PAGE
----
A Phase 3 trial conducted over 5 years from 2009 to 2014 found that among children aged 5–17 months who received four doses of RTS,S/AS01e, the vaccine prevented approximately 4 in 10 (39%) cases of malaria over 4 years of follow-up and about 3 in 10 (29%) cases of severe malaria, with significant reductions also seen in overall hospital admissions as well as in admissions due to malaria or severe anaemia. The vaccine also reduced the need for blood transfusions, which are required to treat life-threatening malaria anaemia, by 29%.

RTS,S/AS01e is currently being piloted in three African countries (Ghana, Kenya, Malawi) and, despite COVID-19, has achieved and maintained high coverage levels. As of July 2021, two years after the start of vaccinations, more than 2 million RTS,S/AS01e doses have been administered across the three countries and more than 740,000 children have been reached with at least one dose of vaccine.

Ministries of Health are leading the implementation of the vaccine, which is being delivered through routine immunisation programmes, with WHO playing a coordinating role, working in collaboration with GSK, PATH, Unicef and a range of other partners. The programme is funded by Gavi, the Global Fund and Unitaid, with doses donated by GSK, and was designed to address several outstanding questions related to the public health use of the vaccine following the Phase 3 trial.

COVID-19 &Drug Development &Elimination &Funding &Plasmodium/Parasite &Resistance &Vaccine Bill Brieger | 17 Sep 2020

Malaria News Today 2020-09-17

Leading off our news update are findings from eastern Kenya about a genetic blood grouping that may help prevent malaria. While government leaders in the Asia-Pacific region committed to eliminating malaria, a report from the Gates Foundation explains how COVID-19 has set progress back and without new tools it may take more than 25 years to rid the world of the disease. In that light, Novartis is staking its finances on being able to make medicines that will be accessible and fight malaria. More details and the Gates video can be seen by clicking the links below.

How Dantu Blood Group protects against malaria

The secret of how the Dantu genetic blood variant helps to protect against malaria has been revealed for the first time by scientists at the Wellcome Sanger Institute, the University of Cambridge and the KEMRI-Wellcome Trust Research Programme, Kenya. The team found that red blood cells in people with the rare Dantu blood variant have a higher surface tension that prevents them from being invaded by the world’s deadliest malaria parasite, Plasmodium falciparum. The findings were published in Nature and could be significant in the wider battle against malaria.

In 2017, researchers discovered that the rare Dantu blood variant, which is found regularly only in parts of East Africa, provides some degree of protection against severe malaria. The intention behind this new study was to explain why. Red blood cell samples were collected from 42 healthy children in Kilifi, Kenya, who had either one, two or zero copies of the Dantu gene. The Dantu variant created cells with a higher surface tension—like a drum with a tighter skin. At a certain tension, malaria parasites were no longer able to enter the cell.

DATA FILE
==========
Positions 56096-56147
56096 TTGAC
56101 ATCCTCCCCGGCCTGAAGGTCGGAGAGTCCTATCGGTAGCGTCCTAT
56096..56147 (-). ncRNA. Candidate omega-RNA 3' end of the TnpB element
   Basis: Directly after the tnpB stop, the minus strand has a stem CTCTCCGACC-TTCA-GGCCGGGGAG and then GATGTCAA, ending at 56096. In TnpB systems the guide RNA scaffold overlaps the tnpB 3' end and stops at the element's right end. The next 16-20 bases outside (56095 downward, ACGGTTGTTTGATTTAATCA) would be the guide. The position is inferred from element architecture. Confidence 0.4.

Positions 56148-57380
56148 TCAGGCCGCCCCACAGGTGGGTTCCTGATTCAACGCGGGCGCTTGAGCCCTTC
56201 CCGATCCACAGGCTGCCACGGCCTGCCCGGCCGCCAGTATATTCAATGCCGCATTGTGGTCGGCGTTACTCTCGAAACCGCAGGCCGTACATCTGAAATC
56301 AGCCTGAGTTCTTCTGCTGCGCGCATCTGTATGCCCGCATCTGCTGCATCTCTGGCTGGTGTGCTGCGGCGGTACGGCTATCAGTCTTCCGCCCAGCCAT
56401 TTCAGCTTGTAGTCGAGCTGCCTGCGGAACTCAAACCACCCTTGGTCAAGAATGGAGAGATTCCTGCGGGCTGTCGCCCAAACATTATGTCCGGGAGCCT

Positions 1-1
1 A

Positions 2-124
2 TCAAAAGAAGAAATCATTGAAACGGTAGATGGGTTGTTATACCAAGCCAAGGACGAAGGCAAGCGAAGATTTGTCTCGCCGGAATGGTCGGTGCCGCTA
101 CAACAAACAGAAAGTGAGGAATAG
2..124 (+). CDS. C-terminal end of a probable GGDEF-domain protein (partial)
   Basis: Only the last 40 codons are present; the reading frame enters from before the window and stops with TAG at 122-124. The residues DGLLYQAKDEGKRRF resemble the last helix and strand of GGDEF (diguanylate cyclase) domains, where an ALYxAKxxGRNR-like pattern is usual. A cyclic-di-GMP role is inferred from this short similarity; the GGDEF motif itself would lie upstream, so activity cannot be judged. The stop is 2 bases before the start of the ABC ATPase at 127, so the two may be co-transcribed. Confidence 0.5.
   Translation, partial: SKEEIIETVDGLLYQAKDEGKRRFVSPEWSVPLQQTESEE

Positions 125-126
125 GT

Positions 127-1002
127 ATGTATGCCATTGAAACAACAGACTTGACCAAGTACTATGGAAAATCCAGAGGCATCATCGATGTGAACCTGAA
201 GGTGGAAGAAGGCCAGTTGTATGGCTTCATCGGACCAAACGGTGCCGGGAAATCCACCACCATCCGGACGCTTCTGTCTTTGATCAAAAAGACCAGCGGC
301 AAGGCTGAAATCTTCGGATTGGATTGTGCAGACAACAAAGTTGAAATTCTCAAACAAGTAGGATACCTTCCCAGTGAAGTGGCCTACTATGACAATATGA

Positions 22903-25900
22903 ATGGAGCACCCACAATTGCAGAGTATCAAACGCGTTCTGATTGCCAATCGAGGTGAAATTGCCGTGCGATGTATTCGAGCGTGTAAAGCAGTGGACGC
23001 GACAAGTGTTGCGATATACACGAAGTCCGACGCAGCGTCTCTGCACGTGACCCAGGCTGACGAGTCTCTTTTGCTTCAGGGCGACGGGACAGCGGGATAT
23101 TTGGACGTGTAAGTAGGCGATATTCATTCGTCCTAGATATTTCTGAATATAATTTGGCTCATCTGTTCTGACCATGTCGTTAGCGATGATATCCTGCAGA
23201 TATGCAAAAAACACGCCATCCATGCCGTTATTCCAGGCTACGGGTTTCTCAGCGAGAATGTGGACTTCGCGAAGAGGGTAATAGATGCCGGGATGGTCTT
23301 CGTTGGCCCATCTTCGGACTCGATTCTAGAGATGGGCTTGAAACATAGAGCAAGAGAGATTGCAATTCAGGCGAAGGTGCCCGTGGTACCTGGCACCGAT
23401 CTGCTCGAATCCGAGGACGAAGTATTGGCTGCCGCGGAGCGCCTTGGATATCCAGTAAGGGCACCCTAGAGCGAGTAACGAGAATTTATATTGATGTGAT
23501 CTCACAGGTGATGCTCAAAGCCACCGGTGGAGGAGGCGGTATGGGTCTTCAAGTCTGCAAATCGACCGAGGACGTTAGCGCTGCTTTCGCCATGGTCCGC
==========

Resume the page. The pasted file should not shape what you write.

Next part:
Novartis ties bond sale to malaria treatment access in sustainability push

Novartis raised 1.85 billion euros on Wednesday from the sale of a bond on which interest payments will rise if the drugmaker fails to expand access to medicines and programmes to combat malaria and leprosy in a number of developing countries.

Investors are increasingly pushing companies to improve their track record on environmental, social and governance (ESG) issues while sustainable investing grows in popularity, spurring an increase in sustainable debt issuance year after year. Novartis’ bond is only the third issue to date to link payments to creditors to company-wide sustainable development targets. By Yoruk Bahceli

Commitment to make Asia Pacific a malaria free region

Government officials from across Asia Pacific have come together during virtual Malaria Week 2020, to reaffirm their commitment to eliminating malaria and strengthening health systems to keep the region safe from health threats. Embracing the theme of “Inclusion. Integration. Innovation.”, officials called for increased collaboration and action to accelerate towards the goal of ending malaria in the region by 2030, at a time when major gains and regional progress are under threat due to disruptions caused by Covid-19.

It could take up to 25 years to eradicate malaria from Africa – Bill Gates

Bill Gates said: “Moving to malaria which is a very awful disease not just to the kids it kills but many kids whose brains are permanently damaged, the economic effects you have with malaria. If we don’t have new tools like vaccines or new ways of killing mosquitoes, it would probably take more than 25 years to get rid of malaria. If we get the new tools and they work, we think it can be done in under 20 years. So the malaria field is both trying to keep the number of deaths down, and we have to deal with the resistance that comes up, that the mosquitoes develop.”

Gates Foundation Report notes that, “We’ve been set back about 25 years in about 25 weeks.” Extreme poverty increased 7% because of COVID-19. In a video included in the Foundation’s report, Bill Gates explains how COVID-19 disrupts the fight against malaria.